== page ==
Work Hard and Work Smart: Designing for Athletes

By Cooper-Hewitt National Design Museum, October 5, 2006

Grade Level

  • Middle School

Category

  • Product Design

Subject Area

  • Arts
  • Language Arts
  • Science

Lesson Time

Two fifty-minute class periods

Introduction

New designs often arise from insightful observations. In this activity students will design a sports bag for athletes. Students will investigate varied sports, interview people involved in varied sports, and engage in active problem solving as they create a new design. They will share their work in collaborative class presentations.

National Standards

Writing
Standard 1. Level III. Uses the general skills and strategies of the writing process 5. Uses content, style, and structure (e.g., formal or informal language, genre, organization) appropriate for specific audiences (e.g., public, private) and purposes (e.g., to entertain, to influence, to inform) 
Reading
Listening & Speaking
Standard 8. Level III. Uses listening and speaking strategies for different purposes 6. Makes oral presentations to the class (e.g., uses notes and outlines; uses organizational pattern that includes preview, introduction, body, transitions, conclusion; uses a clear point of view; uses evidence and arguments to support opinions; uses visual media)
Science
Standard  5. Understands the structure and function of cells and organisms
Health
Physical Education
Working With Others

Objectives

Students will do the following:
  • respond to writing prompts
  • conduct Internet research
  • explore the relationship between physical activity, health and nutrition
  • compare, contrast, and analyze diverse sources of information
  • create a class presentation

Resources

  • Websites
  • "Design for Athletes" handout

Materials

  • computer with Internet access
  • drawing or construction paper
  • health and fitness-related magazines and books
  • markers, crayons, pencils
  • stapler, scissors, glue

Procedures

 Building Background Generating Ideas

The purpose of this activity is to help students activate background knowledge on a variety of sports. 1. Lead a class discussion based on the following questions:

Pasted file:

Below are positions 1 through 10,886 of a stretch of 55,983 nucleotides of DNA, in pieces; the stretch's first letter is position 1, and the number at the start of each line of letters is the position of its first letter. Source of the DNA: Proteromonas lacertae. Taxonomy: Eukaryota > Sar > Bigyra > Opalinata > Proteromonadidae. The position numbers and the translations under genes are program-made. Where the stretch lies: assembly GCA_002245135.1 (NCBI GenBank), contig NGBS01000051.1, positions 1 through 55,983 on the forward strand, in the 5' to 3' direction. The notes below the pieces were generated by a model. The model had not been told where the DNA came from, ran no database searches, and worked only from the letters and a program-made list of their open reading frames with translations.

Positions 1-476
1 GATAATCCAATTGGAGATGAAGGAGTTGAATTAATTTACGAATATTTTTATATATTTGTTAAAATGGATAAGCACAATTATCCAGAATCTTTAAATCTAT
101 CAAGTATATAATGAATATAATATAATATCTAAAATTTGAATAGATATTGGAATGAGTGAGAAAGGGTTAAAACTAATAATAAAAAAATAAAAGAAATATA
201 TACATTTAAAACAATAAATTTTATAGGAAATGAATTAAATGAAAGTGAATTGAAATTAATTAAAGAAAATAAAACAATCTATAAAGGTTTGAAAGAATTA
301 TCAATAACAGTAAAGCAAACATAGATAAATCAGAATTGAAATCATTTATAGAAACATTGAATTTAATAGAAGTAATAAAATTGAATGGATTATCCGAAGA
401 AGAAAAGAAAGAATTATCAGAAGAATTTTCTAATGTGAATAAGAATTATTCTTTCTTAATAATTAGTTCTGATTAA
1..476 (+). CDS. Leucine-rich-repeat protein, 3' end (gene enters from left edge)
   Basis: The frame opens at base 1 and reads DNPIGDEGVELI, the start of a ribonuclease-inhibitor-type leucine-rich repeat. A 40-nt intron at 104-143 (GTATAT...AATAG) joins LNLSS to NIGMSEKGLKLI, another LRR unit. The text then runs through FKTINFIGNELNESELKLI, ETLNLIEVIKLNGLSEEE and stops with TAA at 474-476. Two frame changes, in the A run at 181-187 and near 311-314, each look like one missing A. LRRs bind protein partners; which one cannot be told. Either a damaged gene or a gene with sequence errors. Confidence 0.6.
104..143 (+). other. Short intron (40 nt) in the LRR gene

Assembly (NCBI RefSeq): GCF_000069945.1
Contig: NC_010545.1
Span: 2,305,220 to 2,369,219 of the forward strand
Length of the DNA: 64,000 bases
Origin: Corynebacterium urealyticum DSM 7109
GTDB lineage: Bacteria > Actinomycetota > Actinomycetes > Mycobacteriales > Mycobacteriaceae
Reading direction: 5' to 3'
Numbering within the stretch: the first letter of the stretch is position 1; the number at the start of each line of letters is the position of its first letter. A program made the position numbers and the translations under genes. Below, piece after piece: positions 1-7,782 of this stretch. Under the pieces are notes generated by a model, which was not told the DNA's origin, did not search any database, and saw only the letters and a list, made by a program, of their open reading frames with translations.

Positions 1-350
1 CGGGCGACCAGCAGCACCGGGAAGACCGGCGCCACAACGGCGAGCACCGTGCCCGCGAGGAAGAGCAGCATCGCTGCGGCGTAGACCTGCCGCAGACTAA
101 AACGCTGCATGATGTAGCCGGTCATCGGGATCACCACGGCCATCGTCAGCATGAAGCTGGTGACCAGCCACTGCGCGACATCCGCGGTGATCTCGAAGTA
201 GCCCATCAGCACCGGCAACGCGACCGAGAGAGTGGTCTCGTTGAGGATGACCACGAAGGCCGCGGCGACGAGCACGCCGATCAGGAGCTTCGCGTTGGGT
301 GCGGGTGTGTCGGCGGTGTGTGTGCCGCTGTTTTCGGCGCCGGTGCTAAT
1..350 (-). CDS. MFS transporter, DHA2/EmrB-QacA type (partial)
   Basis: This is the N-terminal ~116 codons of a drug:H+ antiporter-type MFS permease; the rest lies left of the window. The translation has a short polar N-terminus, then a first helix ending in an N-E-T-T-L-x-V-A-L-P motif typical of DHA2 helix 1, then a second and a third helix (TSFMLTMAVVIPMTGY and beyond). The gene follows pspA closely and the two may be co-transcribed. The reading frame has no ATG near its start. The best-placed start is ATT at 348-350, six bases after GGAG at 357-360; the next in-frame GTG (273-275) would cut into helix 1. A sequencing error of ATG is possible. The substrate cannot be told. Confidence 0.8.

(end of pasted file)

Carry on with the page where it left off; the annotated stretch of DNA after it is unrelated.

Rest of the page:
• What kind of equipment does a soccer player use?
  • What kind of equipment does a tennis player use?
  • What kind of equipment does a basketball player use?
  • What kind of equipment does a hockey player use?
  • What kind of equipment does a softball player use?
  • What kind of equipment does a lacrosse player use?
  • What kind of equipment does a volleyball player use?
  • What kind of equipment does a figure skater use?
  • What kind of equipment does a surfer use?
  • What kind of equipment does a field hockey player use?
  • What kind of equipment does a ballet dancer use?
  • What kind of equipment does a swimmer use?
  • What kind of equipment does an equestrian use?
  • What kind of equipment does a golfer use?
2. Ask the students to discuss how different sports involve different body parts and how different sports require different skills (for example, hand-eye coordination, strong aerobic capacity, the ability to jump high, etc.) Ask the students to discuss the relationship between physical activity, nutrition, health, and exercise.

Steps for Learning Making It Work: Know Your Sport

The purpose of this activity is to help students create a design for a sports gear bag. 1. Divide the class into small groups. Give each group a copy of the "Design for Athletes" handout. 2. Have the students present their work to their classmates. 3. Host a mock design award show using the students' work. First, as a class, decide what categories you will use for the awards. The following is a list of suggestions:
  • Most Original Design
  • Most Practical Design
  • Most Attractive Design
4. Lead a class discussion on how the various designs met the specific needs of athletes involved in the varied sports activities.

Assessment

Reflection

Create a class rubric with your students that will help them understand the effectiveness of their design process. Use the following guidelines to help create the rubric. -How effective was your brainstorming in generating ideas? Excellent          Good            Adequate            Poor -Rate how effectively you analyzed the information you used to identify your problem. Excellent          Good            Adequate            Poor -Rate the effectiveness of your presentation. Excellent          Good            Adequate            Poor -Rate how clearly you communicated your ideas. Excellent          Good            Adequate            Poor -Rate how clearly you communicated your solution. Excellent          Good            Adequate            Poor -Rate your effectiveness as problem solvers. Excellent          Good            Adequate            Poor -Rate your creativity. Excellent          Good            Adequate            Poor

Enrichment Extension Activities

Activity One: The Human Body

Ask students to conduct research on how different sports require different body movements. Have the class complete a chart comparing the results of their research.

Activity Two: Nutrition & Sports

Have students explore the role of nutrition in athletic performance. Ask the students to create a poster to share what they learned with their classmates. Tell the class to begin by viewing the following website: http://www.kidshealth.org/kid/stay_healthy/food/sports.html.

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